As enjoyable as that was — setting a new PB and challenging myself — I really didn’t get a chance to appreciate my surrounds and take in the scenery. And the scenery at Falls Creek really is excellent.
I spent the last half of the climb riding with Mick Beasley whom I’d ridden with at Mt. Buller during last year’s series. I knew he would be able to make the top — and I suspect he did too — but it was slow going and we stopped a number of times. But I really didn’t mind.
As we entered the final 13km we caught sight of a rider — Marco Luthe — a couple hundred metres ahead of us and it wasn’t until about 5km later that we caught him. When we did Marco had his head down over his handlebars, standing in the shade by the side of the road. He’d hit the wall and was convinced he wasn’t going to make it.
For the next 5km or so Mick and Marco made their way slowly and painfully towards the summit. Sometimes Mick would be at the back, sometimes Marco, sometimes they’d ride together.
When the famous hairpin came Marco was dismayed to learn that he still had 6km to go. And when we reached the tollbooth at 4km to go Marco dismounted and spent some time in the shade, trying to find a way to convince his body to go on. The heat had taken its toll and Marco was at his limit.
As lanterne rouge it’s easy to forget how much someone must be hurting when you’re doing it easy, but I only needed to think back to last year’s 3 Peaks Challenge to get a sense of what Marco was going through.
And then his mate Adam “Painface” Gruer rolled down the hill and joined up with us. Having come this far I reckon Marco would have made it anyway but having his mate there really seemed to help with his motivation.
With just a few kilometres to go we turned a corner and saw the Falls Creek village ahead of us — an instant motivation boost. Marco seemed to have found a bit of energy as he surged ahead as Adam and I scrambled to keep up. And then, a few minutes later, we made it.
Seeing Marco make it through a climb he was convinced he couldn’t was nothing short of inspirational. And being there to see him go from utter despair with 8km to go, to tearful relief at the top was as satisfying as anything I’ve done on the bike. Mick too had made it to the summit — a similarly inspiring effort.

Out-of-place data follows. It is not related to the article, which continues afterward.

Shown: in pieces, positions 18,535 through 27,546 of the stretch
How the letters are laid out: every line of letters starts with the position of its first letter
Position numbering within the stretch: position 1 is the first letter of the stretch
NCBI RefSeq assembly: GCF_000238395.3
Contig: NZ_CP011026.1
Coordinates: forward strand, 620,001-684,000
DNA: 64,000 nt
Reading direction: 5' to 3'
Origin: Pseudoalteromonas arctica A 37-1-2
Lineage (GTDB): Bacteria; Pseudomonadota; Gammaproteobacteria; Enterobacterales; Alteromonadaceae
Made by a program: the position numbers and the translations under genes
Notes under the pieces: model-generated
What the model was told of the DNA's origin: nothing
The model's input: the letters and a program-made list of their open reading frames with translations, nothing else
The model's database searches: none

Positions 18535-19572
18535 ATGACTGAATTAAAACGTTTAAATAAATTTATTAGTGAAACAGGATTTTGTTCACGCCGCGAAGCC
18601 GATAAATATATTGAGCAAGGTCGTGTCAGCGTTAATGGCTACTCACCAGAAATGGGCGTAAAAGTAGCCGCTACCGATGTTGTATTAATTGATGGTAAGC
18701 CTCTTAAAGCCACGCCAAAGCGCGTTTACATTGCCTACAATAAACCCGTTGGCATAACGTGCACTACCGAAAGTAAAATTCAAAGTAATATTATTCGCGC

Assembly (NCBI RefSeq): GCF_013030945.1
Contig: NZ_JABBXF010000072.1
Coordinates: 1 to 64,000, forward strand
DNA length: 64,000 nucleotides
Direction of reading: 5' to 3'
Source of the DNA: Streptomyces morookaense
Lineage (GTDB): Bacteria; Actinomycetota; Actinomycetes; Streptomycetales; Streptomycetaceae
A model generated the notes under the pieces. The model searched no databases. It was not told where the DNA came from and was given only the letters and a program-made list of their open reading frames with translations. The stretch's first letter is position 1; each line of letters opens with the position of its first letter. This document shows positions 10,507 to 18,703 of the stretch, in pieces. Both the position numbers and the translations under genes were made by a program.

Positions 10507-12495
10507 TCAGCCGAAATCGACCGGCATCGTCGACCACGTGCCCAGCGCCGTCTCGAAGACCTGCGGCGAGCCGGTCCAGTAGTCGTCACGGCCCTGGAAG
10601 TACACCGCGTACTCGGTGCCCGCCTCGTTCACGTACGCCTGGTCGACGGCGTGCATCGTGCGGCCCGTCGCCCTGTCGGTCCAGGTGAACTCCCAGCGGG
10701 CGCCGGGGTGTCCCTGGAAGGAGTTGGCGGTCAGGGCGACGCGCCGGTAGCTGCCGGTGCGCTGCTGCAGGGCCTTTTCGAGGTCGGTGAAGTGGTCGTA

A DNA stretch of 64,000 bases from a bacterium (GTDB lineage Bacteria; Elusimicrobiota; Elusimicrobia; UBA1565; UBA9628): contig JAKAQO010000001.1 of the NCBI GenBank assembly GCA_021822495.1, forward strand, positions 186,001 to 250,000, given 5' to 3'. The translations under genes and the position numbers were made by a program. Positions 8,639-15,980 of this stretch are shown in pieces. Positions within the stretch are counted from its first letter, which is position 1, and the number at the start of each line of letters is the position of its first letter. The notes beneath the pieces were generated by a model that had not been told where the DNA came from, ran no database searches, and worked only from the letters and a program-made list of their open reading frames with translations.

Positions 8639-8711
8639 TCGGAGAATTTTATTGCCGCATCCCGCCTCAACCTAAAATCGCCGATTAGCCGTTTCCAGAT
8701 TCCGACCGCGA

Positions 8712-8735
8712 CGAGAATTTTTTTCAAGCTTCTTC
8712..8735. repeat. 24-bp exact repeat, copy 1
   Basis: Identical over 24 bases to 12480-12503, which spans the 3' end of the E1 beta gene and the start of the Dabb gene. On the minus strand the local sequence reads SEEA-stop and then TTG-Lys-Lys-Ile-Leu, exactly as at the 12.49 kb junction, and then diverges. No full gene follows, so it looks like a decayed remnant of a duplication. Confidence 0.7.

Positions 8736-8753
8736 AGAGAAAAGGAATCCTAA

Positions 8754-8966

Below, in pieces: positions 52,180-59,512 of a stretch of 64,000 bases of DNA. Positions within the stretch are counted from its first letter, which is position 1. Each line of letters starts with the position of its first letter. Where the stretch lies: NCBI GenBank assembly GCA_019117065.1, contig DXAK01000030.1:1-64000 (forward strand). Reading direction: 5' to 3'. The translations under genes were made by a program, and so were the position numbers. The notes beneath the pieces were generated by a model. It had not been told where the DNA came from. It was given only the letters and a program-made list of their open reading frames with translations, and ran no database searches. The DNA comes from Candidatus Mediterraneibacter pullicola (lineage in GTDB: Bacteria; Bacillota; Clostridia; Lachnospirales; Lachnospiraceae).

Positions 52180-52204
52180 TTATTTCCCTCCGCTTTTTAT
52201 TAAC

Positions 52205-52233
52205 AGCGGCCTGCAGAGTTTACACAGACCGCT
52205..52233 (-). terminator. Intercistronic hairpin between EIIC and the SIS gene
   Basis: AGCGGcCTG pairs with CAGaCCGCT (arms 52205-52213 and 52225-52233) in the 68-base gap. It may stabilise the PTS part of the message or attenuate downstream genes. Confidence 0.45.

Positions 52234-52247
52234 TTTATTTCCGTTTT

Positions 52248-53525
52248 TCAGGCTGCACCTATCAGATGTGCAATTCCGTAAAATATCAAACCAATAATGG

The satisfaction of seeing those two guys finish was heightened by the fact my knee hadn’t hurt on the way up. I’m not sure if it was the Nurofen, the knee brace our ride doctor Dr Carl Le had given me, the slow pace or a combination of these, but I wasn’t complaining. I just hoped it would hold out for the rest of the rides.
That night we enjoyed dinner at Last Hoot near the Falls Creek village green before Andy and I took a bunch of the crew up to nearby Mt. Mackay to watch a stunning sunset. It had been a long, hot day and the following day was going to be even bigger.
To be continued …
A big thank you to all of the amazing volunteers who helped us out on this ride: Sharon, Tammy, Linda, Nigel and Dr Carl. Thanks too to our sponsors: Croydon Cycleworks, Winners Nutrition, CycleCover, Nemisis, Hammer Nutrition and CyclingExpress.com.
Congratulations to Marco Luthe who wins the CyclingExpress.com voucher for the most inspiring effort on the Falls Creek ride.
All photos in this post appear courtesy of Kirsten Simpson. To download low-resolution versions of any of the photos Kirsten took at Falls Creek, head here and use the password “FallsCreekBunch”. You can support Kirsten’s great work by buying a high-res version of any image for just $7.95.
A full list of finishers can be found here. If you completed the climb but forgot to write your name down, send an email to Matt with a link to a Strava file or equivalent and I’ll add you to the list.